The Wall Street Journal recently published an article highlighting a vestige of Division I athletics from another era: head coaches teaching class.
Jim Tressel teaches a "Coaching Football" class on football to 49 current students in the fall. Tressel intentionally shifted the class from spring to fall, as part of his class requirements include observing high school practices and one OSU practice. Beyond Ohio State, there are no other D-IA football head coaches currently teaching a class. From what I've been able to find, this class existed before Tressel left Youngstown State, as John Cooper formerly taught the class.
"You see, this is how we plan on losing to an SEC team every year..."
I was able to find some more background information beyond what was mentioned in the story from a Buckeye blog thread from last year. The class is scheduled to meet MWF at 7:30AM, but due to the practice/scouting requirement, the class is only held Mondays and Wednesdays. Tressel frequently features guest speakers in class, including former head coaches Earle Bruce and John Cooper. The class is apparently held in their equivalent of the Butts-Mehre building, limiting average students from crashing the class.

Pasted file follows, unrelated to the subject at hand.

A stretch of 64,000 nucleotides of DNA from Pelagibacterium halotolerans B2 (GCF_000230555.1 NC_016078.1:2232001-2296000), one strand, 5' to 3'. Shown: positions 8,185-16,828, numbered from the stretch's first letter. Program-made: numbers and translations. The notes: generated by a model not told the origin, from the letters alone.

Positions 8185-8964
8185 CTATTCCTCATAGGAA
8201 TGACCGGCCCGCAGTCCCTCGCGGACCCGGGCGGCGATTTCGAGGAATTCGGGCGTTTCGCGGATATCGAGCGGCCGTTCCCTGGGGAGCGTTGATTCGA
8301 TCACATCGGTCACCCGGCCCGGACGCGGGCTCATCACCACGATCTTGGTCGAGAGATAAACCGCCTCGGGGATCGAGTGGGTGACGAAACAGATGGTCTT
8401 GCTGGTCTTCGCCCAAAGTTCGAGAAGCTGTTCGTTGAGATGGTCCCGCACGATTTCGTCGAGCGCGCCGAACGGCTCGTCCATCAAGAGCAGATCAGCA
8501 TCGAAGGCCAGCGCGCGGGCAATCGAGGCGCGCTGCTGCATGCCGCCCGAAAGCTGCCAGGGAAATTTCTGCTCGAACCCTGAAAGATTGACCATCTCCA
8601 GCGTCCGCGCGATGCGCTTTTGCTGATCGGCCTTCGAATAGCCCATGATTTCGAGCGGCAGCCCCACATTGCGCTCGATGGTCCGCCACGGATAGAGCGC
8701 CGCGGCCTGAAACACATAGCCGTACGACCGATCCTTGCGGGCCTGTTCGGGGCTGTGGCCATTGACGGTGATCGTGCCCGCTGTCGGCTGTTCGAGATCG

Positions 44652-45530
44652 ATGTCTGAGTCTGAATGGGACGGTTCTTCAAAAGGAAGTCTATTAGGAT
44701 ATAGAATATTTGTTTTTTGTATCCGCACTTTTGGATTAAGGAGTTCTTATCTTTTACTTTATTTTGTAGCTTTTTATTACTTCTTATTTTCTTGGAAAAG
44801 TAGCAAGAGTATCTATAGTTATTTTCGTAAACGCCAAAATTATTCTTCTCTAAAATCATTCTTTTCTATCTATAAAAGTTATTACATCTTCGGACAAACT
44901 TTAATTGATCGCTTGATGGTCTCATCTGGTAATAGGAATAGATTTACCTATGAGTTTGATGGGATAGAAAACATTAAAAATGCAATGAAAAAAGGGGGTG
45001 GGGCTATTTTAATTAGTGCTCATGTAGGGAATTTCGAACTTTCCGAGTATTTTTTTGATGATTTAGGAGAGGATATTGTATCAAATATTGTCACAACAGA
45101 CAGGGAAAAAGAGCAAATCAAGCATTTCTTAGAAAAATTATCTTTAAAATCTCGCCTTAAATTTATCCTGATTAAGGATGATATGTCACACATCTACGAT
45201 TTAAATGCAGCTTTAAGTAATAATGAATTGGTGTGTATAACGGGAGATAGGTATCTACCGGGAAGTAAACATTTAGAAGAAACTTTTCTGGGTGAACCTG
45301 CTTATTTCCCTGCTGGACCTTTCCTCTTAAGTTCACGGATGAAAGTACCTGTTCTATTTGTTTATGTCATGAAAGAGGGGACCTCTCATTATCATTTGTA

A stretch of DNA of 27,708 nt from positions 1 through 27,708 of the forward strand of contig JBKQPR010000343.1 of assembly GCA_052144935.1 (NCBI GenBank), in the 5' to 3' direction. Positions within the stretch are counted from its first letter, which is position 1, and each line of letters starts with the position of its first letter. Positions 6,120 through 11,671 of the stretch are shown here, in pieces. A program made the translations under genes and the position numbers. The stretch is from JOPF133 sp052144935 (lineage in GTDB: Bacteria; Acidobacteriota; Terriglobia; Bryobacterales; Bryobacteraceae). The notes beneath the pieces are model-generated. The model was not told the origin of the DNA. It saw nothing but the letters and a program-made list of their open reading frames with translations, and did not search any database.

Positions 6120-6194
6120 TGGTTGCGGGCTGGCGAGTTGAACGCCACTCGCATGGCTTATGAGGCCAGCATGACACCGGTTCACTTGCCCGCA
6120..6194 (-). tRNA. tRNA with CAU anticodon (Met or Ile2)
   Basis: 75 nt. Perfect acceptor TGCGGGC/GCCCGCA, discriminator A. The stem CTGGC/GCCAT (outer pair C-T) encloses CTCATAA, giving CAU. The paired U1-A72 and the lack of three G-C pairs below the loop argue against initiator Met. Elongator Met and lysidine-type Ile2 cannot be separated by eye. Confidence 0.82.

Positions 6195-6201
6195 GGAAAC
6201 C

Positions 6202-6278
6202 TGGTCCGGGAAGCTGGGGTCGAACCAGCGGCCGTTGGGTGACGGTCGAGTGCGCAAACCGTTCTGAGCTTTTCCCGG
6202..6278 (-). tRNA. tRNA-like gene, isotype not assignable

The class goes from reviewing year-old scouting reports created for an opponent, to diagramming defenses (special love is given to the 46 defense), to breaking down scouting tapes. Definitely not a Jim Harrick Jr. class.
And apparently students can be valuable to the coach too. According to a coach who runs a similar program in Div-IAA:
"Southern Utah's head football coach, Ed Lamb, who teaches a coaching class like Mr. Tressel's in the spring, says regular students can even provide valuable feedback. . . some helpfully pointed out in practice evaluations that they thought 'coaches could be more organized' and 'players should move faster from drill to drill'."
I wonder, though, whether Ohio State realizes any true advantages by having a coach teach a class? While it is somewhat of a rarity for OSU players to actually take the class, I'm sure that Tressel is more in touch with the workload of students and probably has more of an ear to the ground for things that might hurt his players off-the-field and impact their on-the-field eligibility.
Maybe this is something that Richt, or more likely one of our assistant coaches, should consider for future years. Anything that could lessen the likelihood of banishment from Valdosta and suspended licenses...
Coming to a classroom near you?